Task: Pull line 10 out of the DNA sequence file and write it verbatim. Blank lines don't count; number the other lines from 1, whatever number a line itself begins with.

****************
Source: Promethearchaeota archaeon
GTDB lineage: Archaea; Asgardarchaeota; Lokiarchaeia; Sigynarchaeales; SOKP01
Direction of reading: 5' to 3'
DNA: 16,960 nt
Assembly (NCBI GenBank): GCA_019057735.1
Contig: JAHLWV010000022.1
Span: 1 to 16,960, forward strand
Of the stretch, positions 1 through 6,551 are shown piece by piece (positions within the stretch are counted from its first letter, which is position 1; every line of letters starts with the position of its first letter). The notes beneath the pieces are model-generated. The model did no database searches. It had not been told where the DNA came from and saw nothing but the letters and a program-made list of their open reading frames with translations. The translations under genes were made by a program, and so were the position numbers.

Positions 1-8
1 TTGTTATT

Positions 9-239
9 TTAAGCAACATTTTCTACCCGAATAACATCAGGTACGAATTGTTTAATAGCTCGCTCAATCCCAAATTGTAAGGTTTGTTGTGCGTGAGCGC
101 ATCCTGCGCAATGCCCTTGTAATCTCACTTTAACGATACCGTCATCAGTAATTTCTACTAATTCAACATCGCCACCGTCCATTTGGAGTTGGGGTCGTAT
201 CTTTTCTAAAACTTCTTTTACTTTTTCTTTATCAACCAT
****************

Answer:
1 TTGTTATT